Bleeding Heartland has commented before on the Branstad administration's consistent (almost obsessive) branding of the "Branstad-Reynolds team" as a single unit.  I want to emphasize how unprecedented it is for Iowa's governor and lieutenant governor to do so many public appearances together. Traditionally, the lieutenant governor's role has been to help the administration cover more ground. Reynolds' predecessors were sent around the state to attend events that did not fit into the governor's schedule.

The "joined at the hip" scheduling has fueled rumors that Branstad has an undisclosed health problem, requiring Reynolds' presence in case the governor has some kind of episode.

At Progress Illinois, Ellyn Fortino writes—Environmentalists Hold Vigil In Chicago To Protest Keystone XL Pipeline:
state blogs, Progress Illinois
About 100 environmentalists held a vigil outside of the U.S. State Department's Chicago regional office on Monday evening to demand that President Barack Obama reject the proposed Keystone XL Pipeline. [...]

Debra Michaud of Tar Sands Free Midwest pointed out that tar sands oil is the "dirtiest transportation fuel on the planet."

At Nevada Progressive, atdnext writes—Family Values:
Nevada Progressive
Every so often, we hear politicians crow about their "morality" and "family values". What do they actually mean? And what does it actually mean to millions of American families?

We couldn't help but brainstorm these questions while supposed "defenders of family values" across the nation fought for "family values" like banning second parent adoption, en shrinking workplace discrimination, driving transgender people to suicide, and denying loving couples the freedom to marry. Wait, these aren't "family values"? So why are G-O-TEA politicians falling over each other to fight for policies that espouse anything but "family values"?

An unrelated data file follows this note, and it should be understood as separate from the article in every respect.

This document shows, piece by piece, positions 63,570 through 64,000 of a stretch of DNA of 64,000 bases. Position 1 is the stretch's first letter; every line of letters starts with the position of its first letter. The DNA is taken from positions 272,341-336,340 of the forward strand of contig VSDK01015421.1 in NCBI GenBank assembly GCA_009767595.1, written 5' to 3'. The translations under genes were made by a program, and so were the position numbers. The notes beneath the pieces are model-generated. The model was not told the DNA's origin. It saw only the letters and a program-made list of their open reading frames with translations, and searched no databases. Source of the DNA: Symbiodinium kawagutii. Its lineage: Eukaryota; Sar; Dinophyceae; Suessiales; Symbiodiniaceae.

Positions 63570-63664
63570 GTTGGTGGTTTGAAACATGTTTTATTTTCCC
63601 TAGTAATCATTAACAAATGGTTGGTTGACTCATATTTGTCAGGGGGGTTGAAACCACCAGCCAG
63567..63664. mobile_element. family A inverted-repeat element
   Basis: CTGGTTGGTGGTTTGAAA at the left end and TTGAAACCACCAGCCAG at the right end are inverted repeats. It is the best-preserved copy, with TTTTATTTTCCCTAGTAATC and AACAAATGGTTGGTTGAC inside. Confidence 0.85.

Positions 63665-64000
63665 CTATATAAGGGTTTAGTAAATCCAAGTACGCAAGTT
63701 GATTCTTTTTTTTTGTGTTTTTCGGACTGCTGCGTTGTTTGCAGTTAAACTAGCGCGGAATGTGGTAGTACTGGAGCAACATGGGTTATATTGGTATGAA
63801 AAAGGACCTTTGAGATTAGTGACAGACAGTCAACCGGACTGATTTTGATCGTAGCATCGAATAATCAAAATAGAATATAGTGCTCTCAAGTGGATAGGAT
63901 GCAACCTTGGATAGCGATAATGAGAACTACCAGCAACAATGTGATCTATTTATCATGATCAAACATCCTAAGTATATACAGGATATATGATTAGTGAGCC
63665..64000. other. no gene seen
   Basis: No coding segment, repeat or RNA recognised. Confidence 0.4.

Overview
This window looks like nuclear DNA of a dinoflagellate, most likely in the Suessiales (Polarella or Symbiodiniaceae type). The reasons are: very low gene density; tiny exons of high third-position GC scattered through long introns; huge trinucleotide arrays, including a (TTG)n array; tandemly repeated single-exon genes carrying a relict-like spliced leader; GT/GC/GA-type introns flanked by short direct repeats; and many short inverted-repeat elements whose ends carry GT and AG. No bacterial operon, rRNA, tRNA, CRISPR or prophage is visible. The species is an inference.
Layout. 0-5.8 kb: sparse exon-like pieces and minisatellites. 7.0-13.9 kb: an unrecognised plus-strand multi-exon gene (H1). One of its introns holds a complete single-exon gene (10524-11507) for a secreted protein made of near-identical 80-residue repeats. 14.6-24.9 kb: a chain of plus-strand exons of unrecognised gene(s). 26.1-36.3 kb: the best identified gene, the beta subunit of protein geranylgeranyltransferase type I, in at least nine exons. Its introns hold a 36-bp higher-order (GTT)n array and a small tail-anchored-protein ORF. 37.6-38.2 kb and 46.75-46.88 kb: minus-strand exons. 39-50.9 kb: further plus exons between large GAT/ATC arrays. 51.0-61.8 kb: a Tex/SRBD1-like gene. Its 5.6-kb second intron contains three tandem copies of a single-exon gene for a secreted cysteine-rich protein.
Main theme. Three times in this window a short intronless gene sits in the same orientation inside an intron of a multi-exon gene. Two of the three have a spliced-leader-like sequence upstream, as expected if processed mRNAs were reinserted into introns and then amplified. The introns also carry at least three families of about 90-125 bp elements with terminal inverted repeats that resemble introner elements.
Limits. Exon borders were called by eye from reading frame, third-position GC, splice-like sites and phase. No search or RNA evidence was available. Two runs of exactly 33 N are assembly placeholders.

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Opportunity is the idea at the heart of this country – that no matter who you are or how you started out, with hard work and responsibility, you can get ahead.
Opportunity. The president is on it.

Wrapping up a road show of visits pushing his new opportunity agenda first put forward in his State of the Union speech, President Obama devoted his weekly address this morning to outline his initiatives to the American people, from job training to new retirement accounts.

It's an agenda with four parts, he said:

Number one: more new jobs. Number two: training folks with the skills to fill those jobs. Number three: guaranteeing every child access to a world-class education. And number four: making sure that hard work pays off, with wages you can live on, savings you can retire on, and health insurance that’s there when you need it.
If moving this country toward these goals means acting in the face of congressional obstruction, so be it, he said:
But in this year of action, whenever I can take steps without legislation to expand opportunity for more American families, I will. I’ve got a pen and a phone – a pen to take executive action, and a phone to rally citizens and business leaders who are eager to create new jobs and new opportunities.
Across-the-board reform of training programs, new "my-RA" retirement accounts, persuading tech company CEO's to focus on helping workers develop skills and wiring all of the nation's schools, meeting with business leaders to pressure them to hire the long-unemployed: he's on it.

Underscoring his commitment, he concluded: